Eating extra calories from olive oil may prevent weight loss.
While eating olive oil in moderation may improve your heart health, eating too much of it can interfere with your weight loss efforts, according to MayoClinic.com. It's challenging to create the energy deficit needed for weight loss when you eat a large volume of oil. You can also quickly consume more oil than you need per day if you're not measuring your serving size.
Weight Loss Basics
Fat consists of energy your body stores for later use. Any type of calorie, whether carbohydrate, protein or fat, can cause weight gain if eaten in excess. In order to lose weight, you must create an energy deficit in your body, which causes the breakdown of fat stores. In order for a deficit to occur, your body must burn more calories per day than you ingest. To lose 1 pound of body fat, you need to create a deficit of roughly 3,500 calories, according to MayoClinic.com.
Eating a lot of olive oil may make creating an energy deficit more challenging. All of the calories in olive oil come from fat. Fats are the most energy-dense macronutrient, providing 9 calories per gram. Carbohydrates and proteins provide only 4 calories per gram. It's easy to overeat calories from olive oil because it doesn't take up much room in your stomach but provides a significant number of calories. In 1 tablespoon of olive oil you'll get 119 calories and 13.5 grams of fat, according the U.S. Department of Agriculture.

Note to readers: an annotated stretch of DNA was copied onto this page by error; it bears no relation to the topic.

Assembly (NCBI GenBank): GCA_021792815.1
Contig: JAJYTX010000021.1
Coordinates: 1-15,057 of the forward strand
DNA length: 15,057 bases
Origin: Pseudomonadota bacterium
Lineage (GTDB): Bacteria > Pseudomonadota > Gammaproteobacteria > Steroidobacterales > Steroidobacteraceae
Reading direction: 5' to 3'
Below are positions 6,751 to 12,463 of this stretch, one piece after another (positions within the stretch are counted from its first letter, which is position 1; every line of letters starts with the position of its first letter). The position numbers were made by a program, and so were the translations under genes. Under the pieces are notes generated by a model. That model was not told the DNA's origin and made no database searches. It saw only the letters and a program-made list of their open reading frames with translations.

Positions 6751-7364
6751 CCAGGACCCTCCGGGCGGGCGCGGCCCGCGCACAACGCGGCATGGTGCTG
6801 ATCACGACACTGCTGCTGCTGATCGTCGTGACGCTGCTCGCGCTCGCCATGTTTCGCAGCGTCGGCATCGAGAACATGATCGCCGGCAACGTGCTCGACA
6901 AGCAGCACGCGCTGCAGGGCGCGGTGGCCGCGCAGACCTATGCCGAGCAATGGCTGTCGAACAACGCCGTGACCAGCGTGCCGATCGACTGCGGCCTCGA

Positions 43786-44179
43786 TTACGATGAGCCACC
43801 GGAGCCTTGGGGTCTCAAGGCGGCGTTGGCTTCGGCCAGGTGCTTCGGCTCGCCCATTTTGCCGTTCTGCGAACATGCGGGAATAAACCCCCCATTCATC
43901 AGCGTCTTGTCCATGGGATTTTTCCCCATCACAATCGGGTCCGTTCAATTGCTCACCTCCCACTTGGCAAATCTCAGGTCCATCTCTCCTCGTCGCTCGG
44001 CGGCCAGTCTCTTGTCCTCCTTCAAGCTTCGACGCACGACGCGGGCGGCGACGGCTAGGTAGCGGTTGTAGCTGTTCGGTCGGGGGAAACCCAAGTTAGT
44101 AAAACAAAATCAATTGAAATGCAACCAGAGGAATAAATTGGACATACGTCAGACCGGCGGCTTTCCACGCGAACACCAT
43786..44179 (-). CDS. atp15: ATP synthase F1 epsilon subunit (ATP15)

Exceeding Calorie Goals
If you're using olive oil to cook with or to dress salads, it's a good idea to measure your oil before adding it to your food. Without measuring, you'll have no idea how much or how many calories you've consumed. If you exceed your daily calorie goal by eating even 1 extra tablespoon of olive oil, you'll consume about an extra 3,570 calories per month. That adds up to a weight gain of roughly 1 pound per month. So, if you're eating more calories than you need per day from olive oil, it will prevent weight loss.
Olive Oil Intake
While fat is an essential component of a well-balanced diet, you can eat too much of it. According to the Institute of Medicine, no more than 20 to 35 percent of your total calories should come from fat. This guideline equates to no more than 44 to 78 grams of fat per day on a 2,000-calorie diet. Some of this fat comes from proteins such as beef, cheese and nuts, and some of the fat may come from added oils, such as olive oil. According to ChooseMyPlate.gov, you should consume no more than 6 teaspoons, or 2 tablespoons, of added oil per day on a 2,000-calorie diet.